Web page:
Monday, April 12, 2010

Resolution Calls For Basins' Separation To Control Asian Carp

Apr 8: The bi‐national committee of advisors of the Great Lakes Fishery Commission (GLFC) called upon the U.S. government to seek immediately ecological separation of the Great Lakes and Mississippi basins, acknowledging the imminent threat of the "voracious Asian carp." The action -- which came in the form of a rare binational resolution, approved during the advisors meetings in Windsor, Ontario -- calls on Congress, the administration, and the states to act immediately to achieve ecological separation of the two basins to prevent further aquatic species invasions.
    According to a release, "While efforts are being undertaken to stop the Asian carp, such as the operation of electric barriers, rotenone treatments, eDNA and traditional sampling, there is a growing support for the ecological separation of the Mississippi and Great Lakes waters. Ecological separation would ensure that no live organisms could move between the two basins, a protection that the natural watershed divide provided.
    U.S. committee chair Denny Grinold from the Michigan Charter Boat Association said, "We simply cannot tolerate even one more invasion. An Asian carp invasion is preventable, but the federal government must commit to the solution of separating Mississippi waters from the Great Lakes. Otherwise, it is stakeholders like us, and the next generation, that will bear the steep economic and ecological costs."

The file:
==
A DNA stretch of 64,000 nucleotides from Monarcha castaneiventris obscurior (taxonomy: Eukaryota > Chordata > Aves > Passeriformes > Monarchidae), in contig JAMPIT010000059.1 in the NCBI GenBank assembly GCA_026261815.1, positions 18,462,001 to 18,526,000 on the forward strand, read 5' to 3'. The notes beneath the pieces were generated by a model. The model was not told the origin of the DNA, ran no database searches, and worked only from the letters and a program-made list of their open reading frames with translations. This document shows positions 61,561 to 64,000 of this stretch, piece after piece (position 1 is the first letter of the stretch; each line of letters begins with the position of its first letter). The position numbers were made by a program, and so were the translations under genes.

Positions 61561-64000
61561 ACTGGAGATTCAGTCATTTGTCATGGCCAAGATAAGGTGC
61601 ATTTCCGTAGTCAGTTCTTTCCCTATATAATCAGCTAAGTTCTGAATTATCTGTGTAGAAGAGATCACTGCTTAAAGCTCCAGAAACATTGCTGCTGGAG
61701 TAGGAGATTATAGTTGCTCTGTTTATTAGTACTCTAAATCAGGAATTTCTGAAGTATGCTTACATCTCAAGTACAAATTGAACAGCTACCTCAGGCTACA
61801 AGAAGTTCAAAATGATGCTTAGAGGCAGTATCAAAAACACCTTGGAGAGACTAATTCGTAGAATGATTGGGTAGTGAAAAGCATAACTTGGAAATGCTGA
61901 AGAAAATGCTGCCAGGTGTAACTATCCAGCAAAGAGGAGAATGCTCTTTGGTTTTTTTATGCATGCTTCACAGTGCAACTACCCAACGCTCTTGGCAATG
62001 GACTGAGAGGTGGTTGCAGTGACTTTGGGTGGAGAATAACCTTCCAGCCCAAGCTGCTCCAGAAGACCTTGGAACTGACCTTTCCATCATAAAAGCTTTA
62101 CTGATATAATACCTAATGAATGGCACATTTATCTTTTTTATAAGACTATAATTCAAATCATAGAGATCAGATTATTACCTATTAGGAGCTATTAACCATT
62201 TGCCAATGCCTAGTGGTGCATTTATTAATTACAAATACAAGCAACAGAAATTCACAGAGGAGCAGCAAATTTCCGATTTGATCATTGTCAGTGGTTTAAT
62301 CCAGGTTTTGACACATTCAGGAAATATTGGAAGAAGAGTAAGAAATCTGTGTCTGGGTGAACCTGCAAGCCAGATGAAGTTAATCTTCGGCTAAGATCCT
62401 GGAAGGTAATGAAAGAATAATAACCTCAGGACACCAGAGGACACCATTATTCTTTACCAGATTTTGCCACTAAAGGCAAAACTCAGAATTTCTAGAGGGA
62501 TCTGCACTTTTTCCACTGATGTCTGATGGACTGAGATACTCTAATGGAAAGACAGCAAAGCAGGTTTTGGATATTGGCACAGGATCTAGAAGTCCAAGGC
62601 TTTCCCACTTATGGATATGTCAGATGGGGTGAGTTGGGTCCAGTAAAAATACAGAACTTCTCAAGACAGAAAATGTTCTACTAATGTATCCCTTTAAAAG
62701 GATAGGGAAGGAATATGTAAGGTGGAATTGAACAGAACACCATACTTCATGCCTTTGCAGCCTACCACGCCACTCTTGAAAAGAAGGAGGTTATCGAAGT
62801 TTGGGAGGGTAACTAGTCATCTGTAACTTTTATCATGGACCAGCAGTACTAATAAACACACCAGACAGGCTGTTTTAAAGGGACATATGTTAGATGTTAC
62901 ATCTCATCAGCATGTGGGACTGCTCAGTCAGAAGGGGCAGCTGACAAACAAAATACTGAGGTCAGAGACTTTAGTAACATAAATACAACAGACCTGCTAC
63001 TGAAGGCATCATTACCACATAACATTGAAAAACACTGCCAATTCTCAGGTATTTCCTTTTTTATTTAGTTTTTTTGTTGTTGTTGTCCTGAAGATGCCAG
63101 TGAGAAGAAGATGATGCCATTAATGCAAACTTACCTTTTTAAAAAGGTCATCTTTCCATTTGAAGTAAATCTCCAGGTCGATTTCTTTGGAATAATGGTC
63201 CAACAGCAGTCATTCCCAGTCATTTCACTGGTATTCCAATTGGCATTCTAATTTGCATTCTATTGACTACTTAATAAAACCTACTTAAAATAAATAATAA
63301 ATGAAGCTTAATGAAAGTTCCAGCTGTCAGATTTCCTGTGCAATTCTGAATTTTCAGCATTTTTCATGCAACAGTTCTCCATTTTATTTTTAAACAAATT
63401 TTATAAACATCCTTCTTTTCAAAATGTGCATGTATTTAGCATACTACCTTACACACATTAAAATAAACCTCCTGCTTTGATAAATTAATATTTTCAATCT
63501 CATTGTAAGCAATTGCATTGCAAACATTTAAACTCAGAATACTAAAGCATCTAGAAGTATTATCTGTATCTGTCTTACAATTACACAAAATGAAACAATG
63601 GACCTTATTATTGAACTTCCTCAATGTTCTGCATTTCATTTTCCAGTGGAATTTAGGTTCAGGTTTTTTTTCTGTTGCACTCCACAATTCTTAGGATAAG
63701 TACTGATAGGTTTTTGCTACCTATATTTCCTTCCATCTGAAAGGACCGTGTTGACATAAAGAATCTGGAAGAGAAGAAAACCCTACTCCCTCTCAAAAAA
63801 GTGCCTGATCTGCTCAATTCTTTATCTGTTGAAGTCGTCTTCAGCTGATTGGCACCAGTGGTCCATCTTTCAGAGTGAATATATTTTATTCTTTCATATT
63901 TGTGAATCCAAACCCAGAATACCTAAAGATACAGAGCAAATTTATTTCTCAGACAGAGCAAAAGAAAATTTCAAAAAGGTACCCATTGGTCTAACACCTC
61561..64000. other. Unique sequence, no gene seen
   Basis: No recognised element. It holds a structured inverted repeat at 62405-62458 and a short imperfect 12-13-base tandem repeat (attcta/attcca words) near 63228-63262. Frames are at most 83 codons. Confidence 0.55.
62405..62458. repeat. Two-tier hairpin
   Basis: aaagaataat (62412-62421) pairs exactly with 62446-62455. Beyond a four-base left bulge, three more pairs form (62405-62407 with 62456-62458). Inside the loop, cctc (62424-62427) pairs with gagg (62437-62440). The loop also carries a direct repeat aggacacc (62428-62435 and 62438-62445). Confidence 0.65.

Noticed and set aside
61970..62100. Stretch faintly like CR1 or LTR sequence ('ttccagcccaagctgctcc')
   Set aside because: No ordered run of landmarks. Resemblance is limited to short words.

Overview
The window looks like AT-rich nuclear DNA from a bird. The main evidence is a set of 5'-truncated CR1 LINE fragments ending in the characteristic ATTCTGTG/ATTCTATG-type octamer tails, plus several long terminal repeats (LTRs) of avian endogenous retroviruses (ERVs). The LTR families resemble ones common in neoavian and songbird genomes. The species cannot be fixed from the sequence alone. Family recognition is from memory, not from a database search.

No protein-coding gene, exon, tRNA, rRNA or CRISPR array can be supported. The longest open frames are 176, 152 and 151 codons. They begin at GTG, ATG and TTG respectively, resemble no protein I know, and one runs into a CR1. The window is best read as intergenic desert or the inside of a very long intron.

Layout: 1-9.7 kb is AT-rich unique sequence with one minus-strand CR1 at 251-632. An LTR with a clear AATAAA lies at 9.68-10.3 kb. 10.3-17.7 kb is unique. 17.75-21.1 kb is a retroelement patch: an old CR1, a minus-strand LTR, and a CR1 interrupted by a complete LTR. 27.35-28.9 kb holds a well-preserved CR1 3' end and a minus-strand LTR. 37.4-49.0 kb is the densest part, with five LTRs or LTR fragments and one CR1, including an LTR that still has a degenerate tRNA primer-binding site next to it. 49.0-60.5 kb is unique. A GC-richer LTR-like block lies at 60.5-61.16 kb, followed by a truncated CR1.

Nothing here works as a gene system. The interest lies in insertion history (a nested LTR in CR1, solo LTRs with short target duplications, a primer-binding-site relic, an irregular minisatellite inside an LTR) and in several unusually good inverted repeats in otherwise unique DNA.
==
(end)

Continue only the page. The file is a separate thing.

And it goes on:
The Committee of Advisors consists of both U.S. and Canadian members representing recreational and commercial fishing, Aboriginal communities, public‐at-large, academia, and state agencies -- also expressed deep concern about the continued influx of aquatic invasive species into the Great Lakes and disappointment over the Canadian and U.S. Governments' inaction to remedy this serious problem. The U.S. Committee of Advisors was created under the Great Lakes Fisheries Act of 1956 and is constituted to provide citizens with the opportunity to be heard on issues of importance to the health and sustainability of the Great Lakes fishery and to make recommendations pertinent to the commission's duties.
    Access a release from the GLFC (click here). Access the resolution (click here).

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